Shapes used:
3d spider by Snapdragon Snippets, scalloped layering shapes, pleated rosettes, simple flowers, Halloween Trick or Title Ornate Frame. 

Saturday, October 20, 2012

Haunty Jaunt Project Tutorial

As you work on your own Halloween count-off wall quilt, refer to these explanations and photos to make the process even easier.

The first operation is to prepare the "flying geese" units (see Instructions Step 3).
 Accurately cut the A rectangles & C squares, then use a straight edge like this see-thru ruler to carefully trace a diagonal . pencil line on BACKSIDE exactly through the corners.

Next, position one C square on the right end of one A rectangle with face sides together. Make sure all cut edges that CAN align are lined up exactly. With regular length stitches, sew from corner to corner ON (or a hair to the RIGHT of) the traced line. Repeat for all required units.

Press the corners of C square back so that 3 corners stack exactly. Get the feedback: if the face triangle corners DO NOT reach to align with the others, adjust by checking square position, or by stitching a hair MORE to the right of the line. Soon you will know the exact spot to sew to get the most accurate pieced unit.
Turn unit over to view from backside. Carefully fold back the "excess" two corner layers (one layer of A rectangle, one layer of C square) and trim away 1/4" beyond stitching. 

Be sure to do these operations in this EXACT order each time: 1.) Stitch; 2.) Press; 3.) Trim. This will help the bias seam to not stretch out of shape during the pressing step.

Now repeat the positioning and stitching process for the second C square on the opposite end of the A rectangle unit. Note that when positioning correctly, the diagonal line and stitching that follows will cross the previously-stitched seam. THIS IS CORRECT.

As a  building block unit, they are often made in multiples. Make the process go more quickly by "railroading" or "chaining" the units as you sew them. That is, stitch across the first unit, park with needle down at end of seam (but leave attached to machine), then position and sew right on to the next unit. Assist the beginning and end of a "run" by double-folding a fabric scrap, sewing across it to start, sewing onto it to end, with needle & presser fut paused at edge awaiting the next run. This saves time & reduces thread clippings and waste.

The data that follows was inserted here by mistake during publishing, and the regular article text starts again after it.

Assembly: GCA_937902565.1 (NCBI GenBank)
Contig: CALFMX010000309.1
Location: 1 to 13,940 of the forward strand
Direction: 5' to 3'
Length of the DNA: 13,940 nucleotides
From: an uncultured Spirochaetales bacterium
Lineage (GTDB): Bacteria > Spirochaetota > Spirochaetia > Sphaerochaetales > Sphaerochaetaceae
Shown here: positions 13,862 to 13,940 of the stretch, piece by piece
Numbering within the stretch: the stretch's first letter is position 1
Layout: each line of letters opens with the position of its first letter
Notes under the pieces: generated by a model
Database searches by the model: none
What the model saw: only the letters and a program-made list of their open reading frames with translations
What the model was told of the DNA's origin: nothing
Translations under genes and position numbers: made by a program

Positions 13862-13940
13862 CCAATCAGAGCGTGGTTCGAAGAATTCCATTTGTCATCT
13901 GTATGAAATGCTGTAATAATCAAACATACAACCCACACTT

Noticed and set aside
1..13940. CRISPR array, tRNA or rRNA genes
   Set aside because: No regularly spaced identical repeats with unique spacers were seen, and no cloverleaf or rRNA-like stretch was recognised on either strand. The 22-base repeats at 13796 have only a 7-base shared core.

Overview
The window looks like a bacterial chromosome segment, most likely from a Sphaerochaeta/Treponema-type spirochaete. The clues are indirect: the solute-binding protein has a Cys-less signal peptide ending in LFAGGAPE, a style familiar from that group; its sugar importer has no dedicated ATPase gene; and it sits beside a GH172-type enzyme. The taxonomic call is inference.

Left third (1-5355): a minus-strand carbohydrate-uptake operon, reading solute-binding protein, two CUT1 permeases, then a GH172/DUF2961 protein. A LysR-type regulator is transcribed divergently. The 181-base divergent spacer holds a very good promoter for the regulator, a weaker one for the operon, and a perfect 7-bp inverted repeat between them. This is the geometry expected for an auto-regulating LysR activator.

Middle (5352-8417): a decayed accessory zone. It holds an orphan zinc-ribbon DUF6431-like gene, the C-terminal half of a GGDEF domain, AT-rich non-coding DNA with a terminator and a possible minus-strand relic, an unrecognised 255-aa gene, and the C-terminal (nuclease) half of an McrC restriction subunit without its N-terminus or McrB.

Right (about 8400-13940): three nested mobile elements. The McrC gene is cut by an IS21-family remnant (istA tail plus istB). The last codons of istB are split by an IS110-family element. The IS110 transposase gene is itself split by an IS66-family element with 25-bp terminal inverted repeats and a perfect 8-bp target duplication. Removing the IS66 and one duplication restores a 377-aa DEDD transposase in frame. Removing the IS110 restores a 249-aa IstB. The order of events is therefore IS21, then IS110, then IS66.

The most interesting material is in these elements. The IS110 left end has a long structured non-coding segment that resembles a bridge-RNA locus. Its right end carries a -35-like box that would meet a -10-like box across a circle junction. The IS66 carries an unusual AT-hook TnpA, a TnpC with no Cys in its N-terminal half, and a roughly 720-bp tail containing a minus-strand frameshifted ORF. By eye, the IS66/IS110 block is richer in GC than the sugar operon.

Press second C corner back as before....
then trim away excess underneath layer "corners" as before, leaving the 1/4" seam allowance beyond the stitched seam. Check feedback for accuracy as before.
(See Instructions Step 4.) Transfer day numbers to the flying geese units by using a light box or similar set up so that light will allow the digits on the pattern page to show through the fabric to be traced.

Here you can see the pen-inked number '30' completed on a unit. The solid lines are aligned with the angled seam lines. Trace the basic outline, then fill it out to match the provided numbers when the patch is away from the light box and can be seen more clearly.

 (See Instructions Step 22 at the end of pg. 2.) The "31" number is ink-traced onto the Inner Moon applique piece. Please NOTE that the moon pattern is REVERSED, so the triangle stitching guide is opposite where it should be in finished quilt top.

Turn over Inner Moon applique (prepared with fusing at edge only as shown) and mark on the BACKSIDE the positions of 3 triangle corner points with pencil or (here) temporary blue marker.

Turn again, line up the corner points again, and mark the triangle stithing lines and the "31" on the FRONTSIDE of the Inner Moon.
BEFORE fusing the moon front and back together, and then onto the quilt top, glue the washer in place behind and within the triangle. Quilting stitching will eventually hold the washer in place.

Now the two moon pieces can be joined, or positioned and fused onto the quilt top itself, as in next photo. 
Shown here, the fusing paper would STILL be in place on the outer moon (back layer), but has been REMOVED from the front.

One of the best ways to layer or arrange multiple applique pieces is to use the "non-stick" Applique Pressing Sheet available for purchase from the better quilting shops. Prepared pieces are fused to the sheet which has been laid over the pattern sheet showing applique positions, and which can be seen through the sheet. Layers are added, peeled off when cooled, then fused to the quilt top.

The cutting chart (see Pattern Sheet 2) is organized for efficient fabric use. First,one
 4 1/2" strip of "charcoal" fabric is cut to size from the length of the 1/2 yard piece.